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5 ‘The Hobbit: An Unexpected Journey’ (2012)

Runtime: 169 Minutes

Martin Freeman surrounded by several individuals in The Hobbit An Unexpected Journey
Image via Warner Bros.

In 2012, The Hobbit: An Unexpected Journey brought Tolkien’s fabled world back to the big screen for the first time in almost a decade. The first entry into Jackson’s epic adaptation of the author’s 1937 fantasy novel The Hobbit, An Unexpected Journey begins as the gruff dwarven prince, Thorin Oakenshield, arrives at Bilbo Baggins’ doorstep with hopes to enlist the hobbit as a burglar for his ragtag company set to liberate the Lonely Mountain from the iron grip of the benevolent dragon, Smaug.

The longest of Jackson’s prequels, An Unexpected Journey, faces a constant uphill battle with setup. Often cutting to flashback sequences or side plots that don’t fully come into play until the trilogy’s final film, the pacing is rocky at best. Thankfully, where the film excels, is focusing on Bilbo Baggins, who is charmingly brought to life by Martin Freeman. Containing many of the character’s best scenes, An Unexpected Journey gives audiences the best demonstration of Bilbo actually being the main character in his own story, an impression lost in the subsequent films.

The Hobbit: An Unexpected Journey
Release Date
December 14, 2012
Cast
Martin Freeman , Ian McKellen , Richard Armitage , Ken Stott , Cate Blanchett , Ian Holm , Christopher Lee , Hugo Weaving , James Nesbitt , Elijah Wood , Andy Serkis

Tagline
From the director of the Lord of the Rings Trilogy.

Runtime
169 minutes

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4 ‘The Lord of the Rings: The Fellowship of the Ring’ (2001)

Runtime: 179 Minutes

Gandalf (Ian McKellen) and Frodo (Elijah Wood) in The Fellowship of the Ring
Image via New Line Cinema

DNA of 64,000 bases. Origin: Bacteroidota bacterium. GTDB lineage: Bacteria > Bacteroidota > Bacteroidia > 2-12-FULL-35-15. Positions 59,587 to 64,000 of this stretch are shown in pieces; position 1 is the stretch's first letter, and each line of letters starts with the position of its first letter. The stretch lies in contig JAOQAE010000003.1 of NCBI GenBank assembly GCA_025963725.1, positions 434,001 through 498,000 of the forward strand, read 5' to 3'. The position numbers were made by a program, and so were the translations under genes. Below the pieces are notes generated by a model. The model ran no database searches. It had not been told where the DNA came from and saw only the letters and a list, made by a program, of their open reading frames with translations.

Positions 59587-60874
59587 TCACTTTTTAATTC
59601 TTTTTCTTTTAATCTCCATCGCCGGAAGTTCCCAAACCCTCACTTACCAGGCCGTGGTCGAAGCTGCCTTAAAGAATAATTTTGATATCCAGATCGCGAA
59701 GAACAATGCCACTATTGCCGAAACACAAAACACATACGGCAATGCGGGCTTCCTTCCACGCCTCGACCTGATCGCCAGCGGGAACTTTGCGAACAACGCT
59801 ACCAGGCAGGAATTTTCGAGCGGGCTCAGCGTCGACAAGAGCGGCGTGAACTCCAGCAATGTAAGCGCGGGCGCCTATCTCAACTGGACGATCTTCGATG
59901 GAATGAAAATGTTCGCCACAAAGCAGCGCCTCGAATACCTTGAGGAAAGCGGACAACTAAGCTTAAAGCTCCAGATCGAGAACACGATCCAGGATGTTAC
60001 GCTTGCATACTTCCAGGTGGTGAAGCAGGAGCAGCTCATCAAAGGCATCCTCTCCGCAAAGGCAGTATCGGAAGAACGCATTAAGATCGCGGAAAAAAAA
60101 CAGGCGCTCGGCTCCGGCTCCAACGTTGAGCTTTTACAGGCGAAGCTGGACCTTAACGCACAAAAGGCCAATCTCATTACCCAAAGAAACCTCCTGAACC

After Frodo Baggins (Elijah Wood) discovers that his uncle Bilbo’s magic ring holds the key to the return of an ancient evil, the curious hobbit embarks on an epic journey that will decide the fate of Middle-earth. Often referred to as Jackson’s magnum opus, The Lord of the Rings took the world by storm in 2001. Breaking generations of doubt that Tolkien’s fantasy epic would ever be successfully brought to film, the first installment, The Lord of the Rings: Fellowship of the Ring, was released to critical acclaim.

Not put off by its three-hour-long runtime, global audiences would spend $880 million at the box office escaping to Middle-earth, making Fellowship of the Rings the fifth highest-grossing film of all time at the time of its release. Taking home the Oscars for Best Original Musical Score (Howard Shore), Best Effects and Makeup (Richard Taylor) and Best Cinematography (Andrew Lesnie), Fellowship proved to be an unlikely mega-hit that revitalized the fantasy genre and introduced an entire generation to the work of Tolkien.

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3 ‘The Lord of the Rings: The Two Towers’ (2002)

Runtime: 179 Minutes

Aragorn (Viggo Mortensen) holding a sword and looking determined at the Battle of Helm's Deep in Lord of the Rings: The Two Towers
Image via New Line Cinema

Fantasy fans only needed to wait one year to witness the second installment of the ‘Rings’ trilogy. Moving from the ethereal north of Middle-earth, The Lord of the Rings: Two Towers sees the story move southward toward the world of men, where Aragorn (Viggo Mortensen), Gimli (John-Rhys Davies) and Legolas (Orlando Bloom) traverse the war-torn lands of Rohan. Meanwhile, Frodo and Sam, unable to find safe passage into Mordor, enlist the help of the villainous creature Gollum (Andy Serkis).